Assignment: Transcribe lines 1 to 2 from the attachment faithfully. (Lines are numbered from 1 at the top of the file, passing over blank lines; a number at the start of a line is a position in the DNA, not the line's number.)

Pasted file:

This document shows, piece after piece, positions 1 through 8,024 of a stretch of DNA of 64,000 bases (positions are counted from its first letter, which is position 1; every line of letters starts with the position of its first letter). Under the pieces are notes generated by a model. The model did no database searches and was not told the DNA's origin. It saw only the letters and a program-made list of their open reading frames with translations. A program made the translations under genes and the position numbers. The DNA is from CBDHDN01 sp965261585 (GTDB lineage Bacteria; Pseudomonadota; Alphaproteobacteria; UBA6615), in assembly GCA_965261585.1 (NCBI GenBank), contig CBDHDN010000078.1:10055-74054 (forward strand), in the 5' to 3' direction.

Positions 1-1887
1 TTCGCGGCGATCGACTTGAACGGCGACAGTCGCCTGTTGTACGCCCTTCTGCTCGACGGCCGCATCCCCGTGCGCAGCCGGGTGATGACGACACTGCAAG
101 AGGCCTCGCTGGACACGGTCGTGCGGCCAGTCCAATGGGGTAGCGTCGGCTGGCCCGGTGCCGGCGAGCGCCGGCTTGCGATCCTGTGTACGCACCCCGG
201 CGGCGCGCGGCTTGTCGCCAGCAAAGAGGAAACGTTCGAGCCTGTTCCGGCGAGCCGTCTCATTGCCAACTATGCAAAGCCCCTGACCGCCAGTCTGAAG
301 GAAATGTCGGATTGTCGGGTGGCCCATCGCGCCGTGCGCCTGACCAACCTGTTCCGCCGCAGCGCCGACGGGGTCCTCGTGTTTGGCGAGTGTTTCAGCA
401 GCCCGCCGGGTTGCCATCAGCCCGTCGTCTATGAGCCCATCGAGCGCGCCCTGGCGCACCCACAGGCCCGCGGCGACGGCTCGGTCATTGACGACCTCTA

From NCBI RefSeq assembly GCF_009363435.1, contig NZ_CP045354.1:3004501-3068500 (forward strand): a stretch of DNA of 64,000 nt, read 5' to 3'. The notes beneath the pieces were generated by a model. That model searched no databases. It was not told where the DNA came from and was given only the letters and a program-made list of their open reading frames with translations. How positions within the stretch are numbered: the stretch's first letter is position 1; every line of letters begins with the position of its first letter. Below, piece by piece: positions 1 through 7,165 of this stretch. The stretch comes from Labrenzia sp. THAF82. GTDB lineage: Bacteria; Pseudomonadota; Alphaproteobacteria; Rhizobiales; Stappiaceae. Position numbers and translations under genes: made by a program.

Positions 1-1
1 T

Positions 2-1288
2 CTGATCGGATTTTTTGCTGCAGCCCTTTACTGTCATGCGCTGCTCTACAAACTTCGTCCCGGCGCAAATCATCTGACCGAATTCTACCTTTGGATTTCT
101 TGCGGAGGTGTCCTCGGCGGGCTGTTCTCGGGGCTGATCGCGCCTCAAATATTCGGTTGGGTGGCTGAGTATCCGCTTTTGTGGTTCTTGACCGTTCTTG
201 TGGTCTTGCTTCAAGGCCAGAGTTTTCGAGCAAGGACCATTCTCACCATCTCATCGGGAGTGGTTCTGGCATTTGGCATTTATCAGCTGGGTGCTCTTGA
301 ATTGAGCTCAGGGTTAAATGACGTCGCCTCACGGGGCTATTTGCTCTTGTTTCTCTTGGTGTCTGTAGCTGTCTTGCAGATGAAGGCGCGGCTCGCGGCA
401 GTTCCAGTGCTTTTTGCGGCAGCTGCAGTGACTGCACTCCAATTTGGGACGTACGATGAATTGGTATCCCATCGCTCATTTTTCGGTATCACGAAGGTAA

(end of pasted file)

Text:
This document shows, piece after piece, positions 1 through 8,024 of a stretch of DNA of 64,000 bases (positions are counted from its first letter, which is position 1; every line of letters starts with the position of its first letter). Under the pieces are notes generated by a model. The model did no database searches and was not told the DNA's origin. It saw only the letters and a program-made list of their open reading frames with translations. A program made the translations under genes and the position numbers. The DNA is from CBDHDN01 sp965261585 (GTDB lineage Bacteria; Pseudomonadota; Alphaproteobacteria; UBA6615), in assembly GCA_965261585.1 (NCBI GenBank), contig CBDHDN010000078.1:10055-74054 (forward strand), in the 5' to 3' direction.

Positions 1-1887